‘New Life’ – Flying Machines

Flying Machines_New Life_300px

FLYING MACHINES’ maiden voyage – their eponymous debut release of 2016 – announced the soaring, anthemic drive and cirrostratus serenity of guitarist Alex Munk’s jazz-rock originals. Now, joined by regular crew mates Matt Robinson, Conor Chaplin and Dave Hamblett, the band bursts through the ozone with second album New Life, their higher aspirations reflected in cover-art astrophotography of the Veil Nebula supernova.

Read the full review at LondonJazz News…

Released on 19 October 2018 and available from Bandcamp, Amazon, iTunes, etc.

 

Alex Munk guitars
Matt Robinson piano, synths, Fender Rhodes
Conor Chaplin electric bass
Dave Hamblett drums

flyingmachinesband.com

Ubuntu Music – UBU0017 (2018)

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‘Point Blank’ – Tony Kofi and The Organisation

Kofi_PointBlank_300

THE SIGHT of Tony Kofi picking up baritone sax never fails to produce a tremor of excitement – and on Point Blank, he and The Organisation fervently explore the post-bop jazz repertoire through ten choice numbers from ten artists/composers, including Wes Montgomery, McCoy Tyner, Henry Mancini and Jimmy Smith.

Read the full review at LondonJazz News…

Released on 31 August 2018 and available from Proper Music, Amazon and iTunes.

 

Tony Kofi baritone saxophone
Simon Fernsby guitar
Pete Whittaker organ
Peter Cater drums

tonykofimusic.com
lastmusic.co.uk

The Last Music Company – LMCD2019 (2018)

‘Standard Time’ – Trio HLK

A MARKEDLY ATYPICAL debut trio album with a disciplined and almost industrial approach to rhythm, Trio HLK’s Standard Time declares a mission to ‘deconstruct classic tunes and rework them using contemporary classical compositional techniques’.

Read my full review at LondonJazz News…

Released on 11 May 2018 and available as CD, double vinyl and digital download at Bandcamp.

 

Rich Harrold piano
Ant Law 8-string guitar and effects
Richard Kass drums, percussion
featuring
Steve Lehman alto sax
Evelyn Glennie vibraphone, marimba

triohlk.com

Ubuntu Music – UBU0006 (2016)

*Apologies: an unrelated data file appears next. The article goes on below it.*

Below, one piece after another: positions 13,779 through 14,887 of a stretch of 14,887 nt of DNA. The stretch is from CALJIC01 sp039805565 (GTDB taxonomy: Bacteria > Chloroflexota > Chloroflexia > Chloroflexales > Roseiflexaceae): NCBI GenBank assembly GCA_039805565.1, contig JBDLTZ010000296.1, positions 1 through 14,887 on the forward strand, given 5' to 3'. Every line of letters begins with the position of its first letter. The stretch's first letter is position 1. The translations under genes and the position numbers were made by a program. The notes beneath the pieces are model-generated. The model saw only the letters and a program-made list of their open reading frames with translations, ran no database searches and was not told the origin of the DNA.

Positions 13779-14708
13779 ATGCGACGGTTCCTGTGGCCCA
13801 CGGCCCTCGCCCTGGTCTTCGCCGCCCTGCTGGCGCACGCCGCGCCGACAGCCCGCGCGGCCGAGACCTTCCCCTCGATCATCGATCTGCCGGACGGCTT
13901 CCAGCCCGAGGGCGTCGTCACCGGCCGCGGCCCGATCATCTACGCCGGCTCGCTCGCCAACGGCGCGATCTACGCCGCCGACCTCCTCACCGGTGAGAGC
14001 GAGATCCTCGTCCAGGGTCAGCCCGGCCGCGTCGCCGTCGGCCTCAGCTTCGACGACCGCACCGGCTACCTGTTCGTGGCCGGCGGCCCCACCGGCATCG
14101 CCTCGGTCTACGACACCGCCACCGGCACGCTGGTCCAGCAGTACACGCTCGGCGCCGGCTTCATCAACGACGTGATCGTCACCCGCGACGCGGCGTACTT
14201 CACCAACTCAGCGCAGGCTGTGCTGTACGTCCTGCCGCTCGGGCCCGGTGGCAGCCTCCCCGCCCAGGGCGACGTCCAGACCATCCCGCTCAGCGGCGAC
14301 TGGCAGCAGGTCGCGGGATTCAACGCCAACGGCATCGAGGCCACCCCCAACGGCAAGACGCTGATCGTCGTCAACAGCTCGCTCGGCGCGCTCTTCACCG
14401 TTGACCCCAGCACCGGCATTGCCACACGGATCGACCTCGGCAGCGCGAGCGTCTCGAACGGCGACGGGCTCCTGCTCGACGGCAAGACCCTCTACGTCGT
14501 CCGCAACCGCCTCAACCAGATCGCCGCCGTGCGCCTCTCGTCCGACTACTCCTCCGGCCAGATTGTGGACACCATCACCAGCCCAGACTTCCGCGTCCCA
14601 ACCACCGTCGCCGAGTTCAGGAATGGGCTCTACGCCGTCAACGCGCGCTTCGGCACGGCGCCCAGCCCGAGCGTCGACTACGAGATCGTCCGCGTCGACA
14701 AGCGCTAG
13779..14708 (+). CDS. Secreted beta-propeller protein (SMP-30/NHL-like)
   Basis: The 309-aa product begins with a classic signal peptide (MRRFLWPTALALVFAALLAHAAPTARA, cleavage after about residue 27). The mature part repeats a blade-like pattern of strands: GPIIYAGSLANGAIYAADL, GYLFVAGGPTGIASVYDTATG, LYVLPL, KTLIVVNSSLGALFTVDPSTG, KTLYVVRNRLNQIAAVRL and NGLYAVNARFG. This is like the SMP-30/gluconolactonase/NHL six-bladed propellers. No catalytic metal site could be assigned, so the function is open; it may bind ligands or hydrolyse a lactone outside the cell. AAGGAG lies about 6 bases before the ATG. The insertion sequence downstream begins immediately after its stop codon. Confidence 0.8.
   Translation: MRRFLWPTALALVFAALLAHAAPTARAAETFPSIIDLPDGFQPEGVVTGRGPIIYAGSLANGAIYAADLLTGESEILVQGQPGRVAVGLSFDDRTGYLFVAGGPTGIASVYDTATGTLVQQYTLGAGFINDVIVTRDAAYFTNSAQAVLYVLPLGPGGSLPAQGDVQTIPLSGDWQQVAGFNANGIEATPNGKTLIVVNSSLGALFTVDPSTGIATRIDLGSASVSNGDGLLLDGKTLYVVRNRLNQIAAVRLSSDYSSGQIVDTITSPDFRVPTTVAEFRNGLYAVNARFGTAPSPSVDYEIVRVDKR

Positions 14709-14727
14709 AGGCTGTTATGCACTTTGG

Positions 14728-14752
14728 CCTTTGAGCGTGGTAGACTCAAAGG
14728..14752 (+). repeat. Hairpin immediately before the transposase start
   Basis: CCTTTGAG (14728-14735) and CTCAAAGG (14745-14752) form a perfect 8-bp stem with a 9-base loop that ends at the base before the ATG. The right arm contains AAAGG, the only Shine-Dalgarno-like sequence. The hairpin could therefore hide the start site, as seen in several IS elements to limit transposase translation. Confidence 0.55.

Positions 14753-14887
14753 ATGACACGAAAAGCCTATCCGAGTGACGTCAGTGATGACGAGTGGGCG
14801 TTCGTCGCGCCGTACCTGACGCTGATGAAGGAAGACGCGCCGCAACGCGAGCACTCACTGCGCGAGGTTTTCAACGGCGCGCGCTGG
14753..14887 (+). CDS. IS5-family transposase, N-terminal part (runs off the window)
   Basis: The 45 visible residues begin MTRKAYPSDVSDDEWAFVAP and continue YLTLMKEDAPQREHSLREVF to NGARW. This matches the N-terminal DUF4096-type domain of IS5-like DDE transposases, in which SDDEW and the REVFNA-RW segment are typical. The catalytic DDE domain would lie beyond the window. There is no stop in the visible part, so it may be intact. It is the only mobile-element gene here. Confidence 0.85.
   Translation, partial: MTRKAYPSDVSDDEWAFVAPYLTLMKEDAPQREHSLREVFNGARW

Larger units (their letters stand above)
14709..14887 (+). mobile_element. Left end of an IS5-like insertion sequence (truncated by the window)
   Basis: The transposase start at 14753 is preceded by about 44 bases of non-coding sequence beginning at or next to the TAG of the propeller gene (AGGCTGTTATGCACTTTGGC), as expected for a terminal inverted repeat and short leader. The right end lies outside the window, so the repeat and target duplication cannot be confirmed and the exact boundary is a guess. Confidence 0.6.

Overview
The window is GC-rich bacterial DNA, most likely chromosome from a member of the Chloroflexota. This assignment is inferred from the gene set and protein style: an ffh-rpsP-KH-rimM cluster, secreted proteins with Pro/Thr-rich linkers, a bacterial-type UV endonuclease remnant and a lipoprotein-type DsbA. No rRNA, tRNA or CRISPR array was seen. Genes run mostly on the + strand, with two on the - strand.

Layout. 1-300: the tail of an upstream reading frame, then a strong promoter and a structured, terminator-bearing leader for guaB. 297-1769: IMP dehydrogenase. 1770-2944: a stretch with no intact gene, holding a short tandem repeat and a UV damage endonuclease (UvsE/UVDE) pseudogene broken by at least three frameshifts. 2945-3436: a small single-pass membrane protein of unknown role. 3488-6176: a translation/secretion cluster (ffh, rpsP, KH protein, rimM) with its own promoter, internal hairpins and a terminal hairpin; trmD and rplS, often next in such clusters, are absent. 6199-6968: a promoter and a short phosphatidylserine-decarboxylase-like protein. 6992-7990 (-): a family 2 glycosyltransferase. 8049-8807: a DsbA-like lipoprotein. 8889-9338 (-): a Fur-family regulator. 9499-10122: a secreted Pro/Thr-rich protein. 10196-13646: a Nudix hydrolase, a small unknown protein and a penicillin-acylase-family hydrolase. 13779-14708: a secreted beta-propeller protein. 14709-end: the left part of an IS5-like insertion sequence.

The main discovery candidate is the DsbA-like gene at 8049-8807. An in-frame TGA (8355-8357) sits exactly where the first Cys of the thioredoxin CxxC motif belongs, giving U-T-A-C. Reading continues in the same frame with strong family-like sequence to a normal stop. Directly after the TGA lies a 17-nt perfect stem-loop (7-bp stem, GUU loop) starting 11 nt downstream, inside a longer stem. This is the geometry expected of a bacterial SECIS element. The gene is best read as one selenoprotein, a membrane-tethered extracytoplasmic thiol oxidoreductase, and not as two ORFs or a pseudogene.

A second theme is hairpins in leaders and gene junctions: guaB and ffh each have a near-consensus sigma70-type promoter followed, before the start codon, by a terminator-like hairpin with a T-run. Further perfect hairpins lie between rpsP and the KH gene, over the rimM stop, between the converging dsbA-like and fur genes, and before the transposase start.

‘Variety of Rhythm’ – Samuel Hällkvist

AN ENTICING, evolving experience which exhibits tremors of 1970s progressive formats, exploratory Swedish electric guitarist Samuel Hällkvist returns with immersive instrumental soundscape Variety of Rhythm.

His Variety of Loud and Variety of Live releases, of 2012 and 2015 respectively, revealed a musician with a singularly experimental vision for composition, instrumentation and improvisation; and he continues to garner respect across music’s cross-pollenating rock, electronica and jazz boundaries, from Roxy Music guitarist Phil Manzanera and ex-Japan keyboardist Richard Barbieri to trumpeter Yazz Ahmed (who reciprocally invited Hällkvist to appear on her recent release La Saboteuse).

Over the course of this continuous suite of almost 45 minutes, Hällkvist collaborates with a dozen musicians – including renowned US guitarist David Torn – through separately-recorded, differing scales of ensemble (in Japan, Portugal, New York, Paris, Belgium and Scandinavia), drawing mind and soul into a fluctuating landscape of sound which prompts the listener to contribute through their imagination. Hällkvist typically becomes part of the whole, integrating his processed guitar through a labyrinth of industrially cinematic drama, repetitively clanging timbres and almost dystopian sustained resonances – yet rather than creating an abstract mishmash, these carefully-woven ideas and illusions gradually become powerfully compelling, especially once they establish themselves in the psyche.

Timed, named waymarkers offer a clue to a conceptual, rock-solid framework interspersed with improvisational interludes (Hällkvist elaborating on the technical and structural aspects here), though the entirety of the work can easily be appreciated from a purely creative, openly-receptive standpoint. Double Adagio‘s rippling, wailing fuzz-guitar wall is propelled by time-shifting voice-and-glockenspiel-like tones, whereas as the more grungy trudge of nine-minute Tete-a-Tete / Blivet progresses into heavy metal, tinged with Steve Reichian attacca strings and ominously soaring guitar. David Torn’s expansive Huly Marga features his searching low-distorted guitar extemporisations against an electronic landscape reminiscent of Pink Floyd or late EST, whilst the extraordinary cross-rhythmic complexity of The Necker Cube, with oriental overtones, spills into subway-sax frenzy, movie-mystery malleted percussion and climactic, grooving grandeur.

Samuel Hällkvist’s maverick, detoured pathways create intrigue, and might initially overwhelm; but put through a responsive sound system, these three-dimensional worlds render in vivid full colour – the excellent concentric/segmented cover graphic points the way!